Thursday, 28 July 2011

My Dad, Stephen King, and Me

I'm sure it's very uncool to talk about Stephen King nowadays - the guys been too popular for too long now. There was a brief period when it seemed semi-fashionable in literary circles to praise him as being a 'natural storyteller' or some other patronising drivel, and to mention how he didn't just write horror, oh no. Which he doesn't, obviously; he's written children's books, crime novellas, coming of age stories, and whatever the hell we're supposed to call The Dark Tower series (meta-textual cowboy alternative-reality fantasy?) But liking King only for his non-horror work is a bit like being one of those people who only like Nirvana's acoustic album. Basically, you're missing the point.

But I get too excited about things I like to ever be considered cool, and I've reached an age now when I can cease worrying about that. I doubt my Dad ever seriously worried about it either.

But, if you like books; scratch that, if you love books, you might well find my Dad cool, in his own way. And you'd certain find what was called "the spare room" in my parent's house cool. Because it was full of books. It still is, ever month he seems to find a way to stuff more in. I suspect my Mum likes the fact he's now bought a Kindle purely because it might stop them having to take out a second mortgage just to store all his books. (And I've still got 100+ stored there too, besides the 500+ in my current house. Sorry Mum - one day I will take them away, I promise. And this time, I mean it.)

As a kid and young teenager I wanted to raid my Dad's book collection; rather than stopping me read his 'adult' books, he carefully recommend ones to me. At quite a young age I was reading a lot of his classic sci-fi: Asimov, Clarke and the like. I mean, a lot of it was over my head, but there was no real sex or violence in those books for my dad to worry about. Nothing scary.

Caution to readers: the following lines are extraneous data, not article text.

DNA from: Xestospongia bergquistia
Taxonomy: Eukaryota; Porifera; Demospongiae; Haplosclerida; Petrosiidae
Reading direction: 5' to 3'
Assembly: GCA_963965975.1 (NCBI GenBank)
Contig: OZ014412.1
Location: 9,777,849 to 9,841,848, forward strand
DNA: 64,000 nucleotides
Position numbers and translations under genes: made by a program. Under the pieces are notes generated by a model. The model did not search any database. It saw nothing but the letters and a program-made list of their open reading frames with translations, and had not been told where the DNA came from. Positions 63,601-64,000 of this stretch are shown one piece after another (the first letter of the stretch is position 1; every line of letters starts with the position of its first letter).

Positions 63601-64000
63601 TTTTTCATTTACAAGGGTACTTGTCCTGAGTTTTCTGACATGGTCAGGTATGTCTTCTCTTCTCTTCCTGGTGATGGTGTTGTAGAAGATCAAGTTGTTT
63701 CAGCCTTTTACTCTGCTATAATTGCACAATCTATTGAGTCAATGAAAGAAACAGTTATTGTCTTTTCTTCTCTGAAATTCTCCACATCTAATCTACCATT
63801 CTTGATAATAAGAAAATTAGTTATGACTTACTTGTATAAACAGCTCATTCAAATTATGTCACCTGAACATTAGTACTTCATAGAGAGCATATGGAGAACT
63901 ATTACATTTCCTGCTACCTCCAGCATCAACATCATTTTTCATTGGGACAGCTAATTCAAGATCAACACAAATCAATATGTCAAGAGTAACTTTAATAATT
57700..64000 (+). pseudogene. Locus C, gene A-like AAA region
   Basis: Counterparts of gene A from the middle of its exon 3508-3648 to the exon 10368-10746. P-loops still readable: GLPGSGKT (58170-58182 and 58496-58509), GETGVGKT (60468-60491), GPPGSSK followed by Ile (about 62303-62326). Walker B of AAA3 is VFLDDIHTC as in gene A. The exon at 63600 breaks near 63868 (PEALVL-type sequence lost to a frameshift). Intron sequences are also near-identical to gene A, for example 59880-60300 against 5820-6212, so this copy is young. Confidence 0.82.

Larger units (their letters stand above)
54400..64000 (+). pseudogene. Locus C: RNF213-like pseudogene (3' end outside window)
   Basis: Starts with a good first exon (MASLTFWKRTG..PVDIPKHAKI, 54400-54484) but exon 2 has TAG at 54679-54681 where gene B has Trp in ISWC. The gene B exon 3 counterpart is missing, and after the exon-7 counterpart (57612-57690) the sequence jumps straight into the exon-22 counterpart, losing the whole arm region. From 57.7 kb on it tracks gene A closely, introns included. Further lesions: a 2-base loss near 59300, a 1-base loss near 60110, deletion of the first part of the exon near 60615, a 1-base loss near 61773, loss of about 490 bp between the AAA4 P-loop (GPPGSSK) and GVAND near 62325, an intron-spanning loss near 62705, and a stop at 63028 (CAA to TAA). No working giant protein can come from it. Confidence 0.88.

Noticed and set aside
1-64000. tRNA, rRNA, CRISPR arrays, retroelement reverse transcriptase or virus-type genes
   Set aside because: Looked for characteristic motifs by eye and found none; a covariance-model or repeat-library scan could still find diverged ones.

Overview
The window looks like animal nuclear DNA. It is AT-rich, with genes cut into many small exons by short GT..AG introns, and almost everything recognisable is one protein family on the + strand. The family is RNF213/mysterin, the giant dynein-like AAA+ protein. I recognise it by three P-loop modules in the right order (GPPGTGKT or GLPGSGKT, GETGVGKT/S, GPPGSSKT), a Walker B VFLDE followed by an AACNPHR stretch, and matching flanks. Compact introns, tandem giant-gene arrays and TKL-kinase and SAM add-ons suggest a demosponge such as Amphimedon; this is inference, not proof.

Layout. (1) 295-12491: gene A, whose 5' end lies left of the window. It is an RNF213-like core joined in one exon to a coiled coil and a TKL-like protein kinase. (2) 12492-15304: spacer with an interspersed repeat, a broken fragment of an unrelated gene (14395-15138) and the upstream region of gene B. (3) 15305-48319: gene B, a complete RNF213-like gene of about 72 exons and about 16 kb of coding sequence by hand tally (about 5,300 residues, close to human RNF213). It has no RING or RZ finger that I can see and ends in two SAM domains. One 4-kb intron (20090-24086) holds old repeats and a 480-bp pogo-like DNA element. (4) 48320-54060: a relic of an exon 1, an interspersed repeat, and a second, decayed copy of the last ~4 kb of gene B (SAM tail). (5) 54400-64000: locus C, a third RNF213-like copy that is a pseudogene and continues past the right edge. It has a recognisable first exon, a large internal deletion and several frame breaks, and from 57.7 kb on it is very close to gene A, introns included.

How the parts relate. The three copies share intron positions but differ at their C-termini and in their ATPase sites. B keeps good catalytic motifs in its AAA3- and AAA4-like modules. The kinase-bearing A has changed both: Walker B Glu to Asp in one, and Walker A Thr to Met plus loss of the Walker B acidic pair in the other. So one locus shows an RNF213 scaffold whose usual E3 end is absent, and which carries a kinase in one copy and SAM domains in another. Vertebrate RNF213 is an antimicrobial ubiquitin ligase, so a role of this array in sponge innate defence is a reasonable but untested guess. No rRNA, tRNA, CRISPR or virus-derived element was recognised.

But I exhausted those, and kept pestering him for other books, and one day when I was about fifteen he handed me this:

Salem's Lot, 1977


I'm sure not the only person who remember this cover; it certainly made an impression at the time - a stark image with only one small splash of colour, no writing at all, with an embossed face as black as the background it rises up from. What you can't tell from this picture is how the cover changed if you turned it in the light - at one angle the girl's face looked happy, at another blank. Depending on the light, she could look alive or dead. The image above really doesn't do it justice, but I think it's one of the greatest covers I've ever seen.

It is of course Salem's Lot by Stephen King.

I read it in about a day. And then I read Thinner I think (what a one to pick next!) and then Night Shift and then...

What impressed me at the time was how serious the writing seemed. Even writing about something like vampires, he treated them - and more importantly the people of Salem's Lot - seriously. (Not that Asimov & Co. weren't serious writers, I just wasn't at an age to appreciate it then.) It wasn't a dramatic epiphany or anything, just a gradual realisation that books were actually better, and deeper, and more important than even a book obsessed child like me had realised. I'm wary of people describing events as 'life-changing', but that moment when my Dad handed me Salem's Lot certainly seems like one to me. It seems to be the moment something started. To me, it seems like there's a chain of cause and effect from that moment, to the publication of  The Other Room - and teasing you, I know my next book, The Shelter, certainly wouldn't have been written unless I'd discovered Stephen King at an early age...

So that's why Stephen King will always be a bit cool to me. But more importantly, so will my Dad.

4 comments:

Iain said...

Lovely post. Just lovely.

And that's one hell of a cover.

Alan Ryker said...

I read It first.

Blew my young mind.

Much love for King. I can't hang with him for 1000 pages anymore, but his tight works are tight.

Neil Schiller said...

Bizarrely, I read Thinner first. Didn't make a huge impression on me - or maybe it did because about six months later I was drawn back to him and read Salem's Lot. Then I was hooked.

Agree with pretty much everything you say here about King. I think he is criminally underrated.

Mark West said...

Great post and I've never seen that cover, that looks great.